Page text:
In the end it was a much more mundane breach of ethics that did him in: Rascher and wife were arrested in 1944 for having actually kidnapped the children they claimed were their own.
They were stashed away in separate camps. For unclear reasons — perhaps because Rascher connected all this atrocious research back to Himmler, who was vainly trying to cut a peace deal with the West at this point, or maybe simply because Himmler was annoyed at the embarrassment his protege’s misconduct had given him — the bad doctor was summarily shot in his cell as the Allies bore down on Dachau.
(We will note in passing this argument, and this, disputing that story as well as this execution date. Executed Today is not in a position to contribute to that conversation.)
Caption: Polish and Russian forced laborers shot by the SS after they had collapsed from exhaustion during a death march. Wisenfeld, Germany, April 26, 1945.
By the end of World War II, he was, like millions of less-distinguished countrymen and -women, merely a person in the way of a terrible conflagration.
Cauer succeeded in evacuating his family west, where the American and not the Soviet army would overtake it — but for reasons unclear he then returned himself to Berlin. His son Emil remembered (pdf) the sad result.
The last time I saw my father was two days before the American Forces occupied the small town of Witzenhausen in Hesse, about 30 km from Gottingen. We children were staying there with relatives in order to protect us from air raids. Because rail travel was already impossible, my father was using a bicycle. Military Police was patrolling the streets stopping people and checking their documents. By that time, all men over 16 were forbidden to leave towns without a permit, and on the mere suspicion of being deserters, many were hung summarily in the market places. Given this atmosphere of terror and the terrible outrages which Germans had inflicted on the peoples of the Soviet Union, I passionately tried to persuade my father to hide rather than return to Berlin, since it was understandable that the Red Army would take its revenge. But he decided to go back, perhaps out of solidarity with his colleagues still in Berlin, or just due to his sense of duty, or out of sheer determination to carry out what he had decided to do.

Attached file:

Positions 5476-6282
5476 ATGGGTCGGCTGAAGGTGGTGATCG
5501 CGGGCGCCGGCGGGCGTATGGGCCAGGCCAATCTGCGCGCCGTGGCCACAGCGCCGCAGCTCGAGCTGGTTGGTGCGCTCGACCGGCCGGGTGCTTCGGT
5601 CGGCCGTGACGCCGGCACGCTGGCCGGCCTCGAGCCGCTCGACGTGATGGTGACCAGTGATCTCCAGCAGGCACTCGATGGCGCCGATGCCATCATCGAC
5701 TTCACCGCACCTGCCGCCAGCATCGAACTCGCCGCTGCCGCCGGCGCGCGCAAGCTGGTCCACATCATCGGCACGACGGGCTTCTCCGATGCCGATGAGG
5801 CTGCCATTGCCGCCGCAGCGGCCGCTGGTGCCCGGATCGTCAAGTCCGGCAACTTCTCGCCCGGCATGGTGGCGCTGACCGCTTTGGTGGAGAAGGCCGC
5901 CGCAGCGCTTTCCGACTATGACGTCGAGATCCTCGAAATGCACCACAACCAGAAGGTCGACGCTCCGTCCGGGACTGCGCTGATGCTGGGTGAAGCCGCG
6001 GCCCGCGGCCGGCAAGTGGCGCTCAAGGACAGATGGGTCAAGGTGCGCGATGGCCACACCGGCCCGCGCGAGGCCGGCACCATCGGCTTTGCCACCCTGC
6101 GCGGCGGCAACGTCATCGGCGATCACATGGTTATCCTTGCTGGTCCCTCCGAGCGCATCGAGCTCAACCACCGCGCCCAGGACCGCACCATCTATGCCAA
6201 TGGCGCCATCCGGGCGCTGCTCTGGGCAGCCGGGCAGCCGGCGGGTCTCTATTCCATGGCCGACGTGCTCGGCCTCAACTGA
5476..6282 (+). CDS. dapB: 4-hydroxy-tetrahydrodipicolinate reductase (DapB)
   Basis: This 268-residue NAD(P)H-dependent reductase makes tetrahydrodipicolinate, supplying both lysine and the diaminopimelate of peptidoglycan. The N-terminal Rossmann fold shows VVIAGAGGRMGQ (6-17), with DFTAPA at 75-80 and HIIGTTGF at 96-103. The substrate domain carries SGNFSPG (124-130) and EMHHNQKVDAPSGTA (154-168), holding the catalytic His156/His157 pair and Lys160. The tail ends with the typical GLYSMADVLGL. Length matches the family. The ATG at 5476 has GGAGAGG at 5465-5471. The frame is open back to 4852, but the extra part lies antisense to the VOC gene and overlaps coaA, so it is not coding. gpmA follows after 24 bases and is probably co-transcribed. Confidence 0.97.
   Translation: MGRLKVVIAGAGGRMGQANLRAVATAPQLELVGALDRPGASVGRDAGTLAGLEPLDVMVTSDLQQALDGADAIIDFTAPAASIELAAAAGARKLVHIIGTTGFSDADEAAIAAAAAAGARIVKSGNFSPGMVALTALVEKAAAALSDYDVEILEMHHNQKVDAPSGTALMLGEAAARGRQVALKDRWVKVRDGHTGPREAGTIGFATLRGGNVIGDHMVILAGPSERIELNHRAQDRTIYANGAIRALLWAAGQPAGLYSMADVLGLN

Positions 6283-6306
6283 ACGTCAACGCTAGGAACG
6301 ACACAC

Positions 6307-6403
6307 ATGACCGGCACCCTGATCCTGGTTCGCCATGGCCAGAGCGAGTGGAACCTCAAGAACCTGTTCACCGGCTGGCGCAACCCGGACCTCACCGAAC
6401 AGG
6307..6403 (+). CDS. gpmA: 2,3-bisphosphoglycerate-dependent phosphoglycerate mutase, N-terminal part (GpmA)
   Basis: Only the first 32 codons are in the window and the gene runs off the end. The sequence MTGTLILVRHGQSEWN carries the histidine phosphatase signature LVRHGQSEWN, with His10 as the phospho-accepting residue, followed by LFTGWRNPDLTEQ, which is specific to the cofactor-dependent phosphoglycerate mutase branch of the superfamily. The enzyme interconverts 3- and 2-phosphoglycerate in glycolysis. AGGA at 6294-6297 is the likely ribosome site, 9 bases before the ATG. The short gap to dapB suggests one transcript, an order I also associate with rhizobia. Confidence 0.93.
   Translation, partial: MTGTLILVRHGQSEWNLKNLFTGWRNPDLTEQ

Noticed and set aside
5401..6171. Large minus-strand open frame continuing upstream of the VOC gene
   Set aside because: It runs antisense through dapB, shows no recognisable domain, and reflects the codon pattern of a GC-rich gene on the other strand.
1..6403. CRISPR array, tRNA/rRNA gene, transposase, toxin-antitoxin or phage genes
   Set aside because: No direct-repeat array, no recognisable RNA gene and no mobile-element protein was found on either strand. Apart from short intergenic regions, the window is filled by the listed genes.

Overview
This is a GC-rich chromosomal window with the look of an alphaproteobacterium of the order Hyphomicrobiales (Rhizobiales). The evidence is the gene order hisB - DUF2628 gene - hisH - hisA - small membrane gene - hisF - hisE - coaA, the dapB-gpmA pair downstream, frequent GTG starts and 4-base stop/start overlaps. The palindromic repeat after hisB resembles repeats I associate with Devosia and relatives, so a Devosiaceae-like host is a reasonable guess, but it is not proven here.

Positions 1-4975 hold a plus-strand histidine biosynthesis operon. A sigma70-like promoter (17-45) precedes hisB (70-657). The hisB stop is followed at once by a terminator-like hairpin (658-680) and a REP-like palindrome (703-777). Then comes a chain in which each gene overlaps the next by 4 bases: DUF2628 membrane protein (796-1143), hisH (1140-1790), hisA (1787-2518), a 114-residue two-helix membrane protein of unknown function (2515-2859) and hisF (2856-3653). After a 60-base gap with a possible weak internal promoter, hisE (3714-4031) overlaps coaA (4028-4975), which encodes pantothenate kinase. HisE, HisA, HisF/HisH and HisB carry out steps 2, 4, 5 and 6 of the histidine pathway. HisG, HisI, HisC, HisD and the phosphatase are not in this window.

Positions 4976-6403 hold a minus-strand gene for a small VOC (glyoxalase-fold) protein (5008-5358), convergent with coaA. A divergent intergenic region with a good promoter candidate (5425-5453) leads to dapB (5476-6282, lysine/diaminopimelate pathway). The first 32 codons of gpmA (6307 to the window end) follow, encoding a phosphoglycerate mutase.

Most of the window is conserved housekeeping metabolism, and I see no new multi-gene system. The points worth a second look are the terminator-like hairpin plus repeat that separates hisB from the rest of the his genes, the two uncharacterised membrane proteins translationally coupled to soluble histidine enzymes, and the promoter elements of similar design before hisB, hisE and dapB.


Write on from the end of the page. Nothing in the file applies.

Seven months after the ending of that war, my mother succeeded in reaching Berlin and found the ruins of our house in a southern suburb of the city. None of the neighbors knew about my father’s fate. But someone gave identification papers to my mother which were found in a garden of the neighborhood. The track led to a mass grave with eight bodies where my mother could identify her husband and another man who used to live in our house. By April 22, 1945, the Red Army had crossed the city limits of Berlin at several points. Although he was a civilian and not a member of the Nazi Party, my father and other civilians were executed by soldiers of the Red Army. The people who witnessed the executions were taken into Soviet captivity, and it was not possible to obtain details of the exact circumstances of my father’s death.
Cauer’s name was actually on a list of scientists the Soviets were looking to recruit, not eliminate. Presumably he and those other civilians who shared his nameless grave fell foul of the occupying army in some incidental way and were shot out of hand in the fog of war.
Weidling had been forced by overwhelming Russian power to withdraw from a position and an enraged Hitler ordered him summarily shot.**
Fortunately, it was not effected so “summarily” that Weidling wasn’t able to get his side of the story in and have the execution order revoked. Lucky Helmuth was within hours, uh, “promoted” to commander of the Berlin Defence Area, which is supposed to have led him to remark, “I’d rather be shot than have this honour.”
This was not to be his fate.
Instead, after a week’s overseeing the suicidal exertions of his underaged, underarmed Volkssturm militia, it fell to Weidling on May 2 to issue the order directing remaining garrisons in Berlin to lay down their arms.
On April 30, 1945, the Führer committed suicide, and thus abandoned those who had sworn loyalty to him. According to the Führer’s order, you German soldiers would have had to go on fighting for Berlin despite the fact that our ammunition has run out and despite the general situation which makes our further resistance meaningless. I order the immediate cessation of resistance.
The devastated Berlin of the Soviet encirclement was Weidling’s last glimpse of his homeland: he was flown to the USSR as a prisoner of war and died there in captivity in 1955.
* Also working against the big brain’s career path in academia: “few people could appreciate the vast potential of Cauer’s special field of work … for mathematicians, he seemed too involved in applied sciences, and for electrical engineers his contributions included too much mathematics.” These days, Cauer’s disciplined application of mathematical principles to the field of network filtering is precisely what he’s remembered for.
** This was a notably bad day for der Fuhrer: it was also on April 22 when the impotence of the German army’s remaining shreds caused him to launch into that bunker tirade that has spawned a thousand Internet parodies.